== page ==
IN RE: CRISTINE Y. VOELKEL
ATTORNEY DISCIPLINARY PROCEEDING
disciplinary matter arises from formal charges filed by the
Office of Disciplinary Counsel ("ODC") against
respondent, Christine Y. Voelkel, an attorney licensed to
practice law in Louisiana, but currently on interim
suspension for threat of harm to the public. In re:
Voelkel, 19-0344 (La. 3/8/19), ___ So.3d
filed two sets of formal charges against respondent under
disciplinary board docket numbers 15-DB-031 and 16-DB-099.
Respondent failed to answer the formal charges in 15-DB-031
but did file an answer in 16-DB-099. The matters were then
considered by separate hearing committees.
respondent's failure to answer the charges in 15-DB-031,
the factual allegations contained therein were deemed
admitted and proven by clear and convincing evidence pursuant
to Supreme Court Rule XIX, § 11(E)(3). No formal hearing
was held, but the parties were given an opportunity to file
with the hearing committee written arguments and documentary
evidence on the issue of sanctions. Respondent filed nothing
for the hearing committee's consideration. With respect
to the charges in 16-DB-099, although respondent filed an
answer, she failed to appear for the formal hearing.
2018, the two sets of formal charges were consolidated by
order of the disciplinary board. The board then filed in this
court a single recommendation of discipline encompassing both
sets of formal charges.
March 10, 2014, respondent incurred an overdraft in her
client trust account in the amount of $1, 325. By letter
dated March 21, 2014, the ODC requested that respondent
provide an explanation for the overdraft, along with six
months of bank statements for the period prior to the
overdraft and supporting documentation for the activity
therein. Respondent received the correspondence on March 28,
2014. Nevertheless, she failed to respond. By letter dated
August 14, 2014, the ODC made a second request for the
August 18, 2014, the ODC received a response from respondent,
in which she indicated that she was delayed in responding and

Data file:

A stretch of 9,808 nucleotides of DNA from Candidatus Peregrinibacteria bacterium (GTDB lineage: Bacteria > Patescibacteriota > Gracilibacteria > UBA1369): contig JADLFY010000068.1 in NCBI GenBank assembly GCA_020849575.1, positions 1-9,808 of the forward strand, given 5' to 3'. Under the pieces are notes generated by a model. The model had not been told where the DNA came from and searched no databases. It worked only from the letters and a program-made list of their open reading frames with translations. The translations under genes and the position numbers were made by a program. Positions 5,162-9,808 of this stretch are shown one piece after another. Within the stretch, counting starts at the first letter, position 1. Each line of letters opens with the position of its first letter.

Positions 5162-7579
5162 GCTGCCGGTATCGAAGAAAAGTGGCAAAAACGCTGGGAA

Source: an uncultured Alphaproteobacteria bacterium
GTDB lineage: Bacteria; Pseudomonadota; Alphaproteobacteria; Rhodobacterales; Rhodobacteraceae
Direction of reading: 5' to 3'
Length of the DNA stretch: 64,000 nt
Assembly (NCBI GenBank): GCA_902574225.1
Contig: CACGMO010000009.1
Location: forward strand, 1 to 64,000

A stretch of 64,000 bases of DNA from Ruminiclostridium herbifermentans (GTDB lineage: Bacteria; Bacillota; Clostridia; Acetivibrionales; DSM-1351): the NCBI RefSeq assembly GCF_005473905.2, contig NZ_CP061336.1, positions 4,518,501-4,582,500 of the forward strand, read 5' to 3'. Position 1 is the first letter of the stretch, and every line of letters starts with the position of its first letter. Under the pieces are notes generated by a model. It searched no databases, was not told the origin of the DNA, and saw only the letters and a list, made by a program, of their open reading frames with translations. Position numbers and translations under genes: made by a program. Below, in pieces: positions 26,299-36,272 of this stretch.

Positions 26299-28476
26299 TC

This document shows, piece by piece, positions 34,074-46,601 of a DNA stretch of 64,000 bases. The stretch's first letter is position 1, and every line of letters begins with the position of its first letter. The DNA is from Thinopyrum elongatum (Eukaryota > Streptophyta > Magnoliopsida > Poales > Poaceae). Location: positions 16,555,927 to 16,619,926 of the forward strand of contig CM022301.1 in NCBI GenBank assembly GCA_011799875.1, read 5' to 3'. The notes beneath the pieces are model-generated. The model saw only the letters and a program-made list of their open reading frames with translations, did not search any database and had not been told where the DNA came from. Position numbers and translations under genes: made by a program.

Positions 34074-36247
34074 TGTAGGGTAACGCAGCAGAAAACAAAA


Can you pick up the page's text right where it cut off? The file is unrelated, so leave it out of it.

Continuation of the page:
unable to get the requested materials because of financial
and emotional difficulties. Specifically, respondent
indicated that she recently moved from her home and her
office due to her separation from her spouse. Respondent also
indicated that she had recently suffered a miscarriage.
Regarding the overdraft, respondent explained that it was
caused by the bank placing a hold on a deposit. She further
stated that the account had a sufficient balance at the time
the check was presented.
attempted to serve respondent with a subpoena to appear for a
sworn statement and to produce the requested documents.
However, the ODC's investigator was not able to locate
her. Thereafter, respondent called the ODC, indicating she
would waive service because she was homeless and would appear
for the sworn statement on October 29, 2014. Thereafter,
respondent failed to communicate or cooperate with the ODC.
alleged that respondent's conduct violated the following
provisions of the Rules of Professional Conduct: Rules 1.15
(safekeeping property of clients or third persons) and 8.1(c)
(failure to cooperate with the ODC in its investigation).
considering the ODC's deemed admitted submission in
15-DB-031, the hearing committee made factual findings
consistent with the factual allegations in the formal charges
that were deemed admitted and proven by clear and convincing
evidence. Based on these findings, the committee determined
that respondent violated Rules 1.15 and 8.1(c) of the Rules
of Professional Conduct as alleged in the formal charges. The
committee also determined that respondent violated Rules
8.1(b) (knowing failure to respond to a lawful demand for
information from a disciplinary authority) and 8.4(a)
(violation of the Rules of Professional Conduct) even though
the ODC did not charge her with same.
committee determined that the overdraft of respondent's
trust account was the result of an oversight and negligence
and that there was no evidence of actual harm. The committee
also determined that respondent knowingly and intentionally
violated her duty to cooperate with the ODC's
committee then noted that respondent indicated she was
abandoned by her spouse, evicted from her home, homeless, and
suffered a miscarriage. However, the committee found no
evidence that these factors related to or caused the trust
account overdraft or respondent's failure to cooperate.
Nevertheless, the committee found respondent's separation
from her spouse, homelessness, miscarriage, and the related
emotional consequences to be mitigating factors. However,
these mitigating factors may be interpreted as very good
reasons why respondent is unfit to continue to practice law
without some type of intervention, mentoring, or monitoring.
In aggravation, the committee referenced respondent's bad
faith obstruction of the disciplinary proceeding by
intentionally failing to comply with the rules or orders of
the disciplinary agency.
also considering this court's prior jurisprudence
addressing similar misconduct, the committee recommended
respondent be suspended from the practice of law for one
year, fully deferred, subject to a two-year period of
probation with the following conditions:
1. Respondent shall submit to the ODC quarterly audits of her
trust account performed by ...